Categorized | IN OUR COMMUNITY

Development Roundup by Jane McClure

Posted on 08 January 2018 by Calvin

Demolition permit issued for iconic Midway National Bank building
It’s the end of an era in the Midway commercial community. The former Midway National Bank building is slated for demolition. A demolition permit was issued Dec. 26 for the building at 1578 University Ave. The owner is listed as RD Parent Investors Inc. of New York City. Carl Bolander and Sons will do the demolition. The building value is listed at $160,000.

Photo right: The old Midway National Bank Building is scheduled for demolition. This image from the 1960s of the bank as it originally was built. The building was designed by the St. Paul architectural firm of Bergstedt, Hirsch, Wahlberg & Wold. (Photo from LakesnWoods.com Postcard and Postcard Image Collection)

Scaffolding went up around the property this month. The upcoming demolition has prompted some protests. But past historic surveys of properties in St. Paul, and for Green Line light rail and A line bus rapid transit, have yielded mixed recommendations as to the building’s historic value. It has no local or national historic designation.

According to the bank’s building permit, it cost $525,000 to build, a high sum for its day. The two-story bank building, which opened in 1960, had its main entrance on University Ave. The bank has been described as an example of Classic Mid-Century Modern architecture.

Its north and south sides were designed as glass and aluminum curtain walls. Its east and west exterior walls were clad in granite. The building was designed by the St. Paul architectural firm of Bergstedt, Hirsch, Wahlberg & Wold. Midway-based contractor J.S. Sweitzer and Sons built the building. That firm erected many area buildings including Hamline Church United Methodist.

The Ritt family, longtime owners of Midway National bank, erected the building to replace its 1930-era bank at 1583-87 University Ave. The Ritts were a longtime St. Paul banking family and civic leaders. A.L. Ritt was a leader for many years in what is now the Midway Chamber of Commerce.

The Midway National Bank operated here until 2002, when it was purchased by Dakota Bancshares. It became American Bank a few years later. The bank closed to the public in late 2012. Some internal operations and storage remained there until July 2013.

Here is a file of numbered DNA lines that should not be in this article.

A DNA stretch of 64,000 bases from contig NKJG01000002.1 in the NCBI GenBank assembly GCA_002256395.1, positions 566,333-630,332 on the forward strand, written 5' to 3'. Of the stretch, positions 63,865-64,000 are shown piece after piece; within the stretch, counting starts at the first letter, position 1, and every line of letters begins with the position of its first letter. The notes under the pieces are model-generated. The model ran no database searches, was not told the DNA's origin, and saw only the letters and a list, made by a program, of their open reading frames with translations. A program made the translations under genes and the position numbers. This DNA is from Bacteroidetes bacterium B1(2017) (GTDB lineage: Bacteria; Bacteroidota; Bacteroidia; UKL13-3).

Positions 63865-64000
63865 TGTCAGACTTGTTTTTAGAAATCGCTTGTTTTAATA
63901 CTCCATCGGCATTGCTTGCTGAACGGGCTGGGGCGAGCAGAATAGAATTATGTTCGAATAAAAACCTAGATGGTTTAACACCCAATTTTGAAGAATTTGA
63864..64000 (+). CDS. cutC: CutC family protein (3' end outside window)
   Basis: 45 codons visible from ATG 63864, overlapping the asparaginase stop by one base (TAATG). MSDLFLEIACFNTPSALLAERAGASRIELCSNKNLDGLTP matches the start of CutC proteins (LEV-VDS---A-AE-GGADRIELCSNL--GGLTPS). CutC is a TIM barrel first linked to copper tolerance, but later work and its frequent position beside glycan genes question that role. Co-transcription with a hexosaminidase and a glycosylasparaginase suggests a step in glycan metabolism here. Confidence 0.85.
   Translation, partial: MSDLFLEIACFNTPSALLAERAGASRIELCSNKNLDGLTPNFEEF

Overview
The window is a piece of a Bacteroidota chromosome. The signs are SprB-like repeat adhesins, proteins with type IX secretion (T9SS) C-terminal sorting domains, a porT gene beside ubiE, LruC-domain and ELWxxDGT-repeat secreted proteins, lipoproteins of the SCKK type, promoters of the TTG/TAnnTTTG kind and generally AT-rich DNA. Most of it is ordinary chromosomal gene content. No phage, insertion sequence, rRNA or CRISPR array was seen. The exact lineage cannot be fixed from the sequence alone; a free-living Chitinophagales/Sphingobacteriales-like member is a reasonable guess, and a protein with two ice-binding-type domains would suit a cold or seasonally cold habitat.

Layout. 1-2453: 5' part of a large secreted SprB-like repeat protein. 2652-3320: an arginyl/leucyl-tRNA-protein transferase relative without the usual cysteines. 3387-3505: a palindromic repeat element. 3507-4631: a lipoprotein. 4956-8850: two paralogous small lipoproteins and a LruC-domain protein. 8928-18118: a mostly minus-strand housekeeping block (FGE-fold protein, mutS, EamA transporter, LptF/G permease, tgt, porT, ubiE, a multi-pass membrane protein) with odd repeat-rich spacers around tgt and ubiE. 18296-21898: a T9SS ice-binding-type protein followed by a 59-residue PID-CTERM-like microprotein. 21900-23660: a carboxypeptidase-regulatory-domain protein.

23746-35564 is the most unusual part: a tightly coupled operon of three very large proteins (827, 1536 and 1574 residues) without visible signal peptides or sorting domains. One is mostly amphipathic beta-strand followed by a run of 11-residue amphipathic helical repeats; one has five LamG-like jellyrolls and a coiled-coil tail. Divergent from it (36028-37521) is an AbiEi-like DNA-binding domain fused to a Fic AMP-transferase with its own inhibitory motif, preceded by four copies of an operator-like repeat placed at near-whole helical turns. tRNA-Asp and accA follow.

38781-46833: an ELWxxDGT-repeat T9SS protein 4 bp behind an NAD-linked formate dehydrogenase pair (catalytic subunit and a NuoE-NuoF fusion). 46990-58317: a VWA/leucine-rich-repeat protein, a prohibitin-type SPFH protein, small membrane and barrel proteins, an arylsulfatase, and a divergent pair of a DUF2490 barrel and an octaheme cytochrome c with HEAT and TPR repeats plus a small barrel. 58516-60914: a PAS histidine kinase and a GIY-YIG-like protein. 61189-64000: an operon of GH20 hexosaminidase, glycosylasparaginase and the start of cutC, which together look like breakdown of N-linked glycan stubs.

In 2014 the St. Paul Planning commission approved a proposal to relocate the Midway Center Walgreens store from its now-demolished strip mall location to the former bank. Plans at that time called for creating a new pharmacy drive-through and adding about 2,800 square feet of new one-story retail space along University. The property owners presented the idea as an interim plan while the shopping center was redeveloped. But that proposal was set aside. Just two years later the Snelling-Midway master plan for the redevelopment of the entire Midway center superblock was proposed. That plan called for the bank to be torn down and replaced, likely with a taller building.
But, it’s not known yet what will replace the bank.

Developments win financing
The longtime Weyerhaeuser Lumber site near St. Paul’s western border will be transformed soon. Dominium Development had financing for two projects approved Dec. 13 by the St. Paul City Council, acting as the Housing and Redevelopment Authority (HRA) Board.

Millberry Apartments will be a 121-unit workforce housing development at 700 Emerald St. The HRA approved conduit revenue bonds of up to $19 million for the project. The project, led by Dominium Development, has a total cost of more than $38 million

Millberry will have units of one, two and three-bedroom workforce housing. All units will be affordable at 60 percent of area median income for 22 years.

The HRA also approved a conduit revenue bond for a second Dominium project, the Legends at Berry Senior Apartments project. This bond issue is for up to $38 million in conduit tax-exempt housing revenue bonds.

Dominium is proposing to construct a 242-unit senior four-story rental building, also at 700 Emerald St. The project will include one, two and three-bedroom units, with all of the units affordable at 60 percent of area median income for 22 years. Total development costs for this project will be more than $76 million.

For both projects, the city waived its developer fees. The projects will rely on a mix of public and private funding.

Conduit bond issues are a form of pass-through funding and don’t affect the city’s credit rating or finances.

Church site could be developed
A Dale St. vacant lot could become home to a Neighborhood Development Center (NDC) project. The lot at 489 N. Dale St. was recently advertised by the city’s Department of Planning and Economic Development, as the NDC has sought the rights to buy the property from the city.

When a request to buy city property is made, the city announces the potential sale. That allows time for the community to respond. If all goes as planned the property would be sold to the center, which works with small businesses and entrepreneurs.

Proposed, under the name of Neighborhood Commercial Spaces, LLC, is a six-story mixed-use building. The building won’t just take the former church site but will encompass adjoining private property. The private properties were not specified, but the center owns and operates from a building next door.

The property owned by the city was a church site for more than a century. Various congregations occupied the church, which originally housed Lutherans. Several years ago, the church fell into disrepair. The congregation and city officials debated its fate for months before it was finally torn down.

One of its former congregations was Church of the Nazarene, which erected a cross at the property a few years ago.

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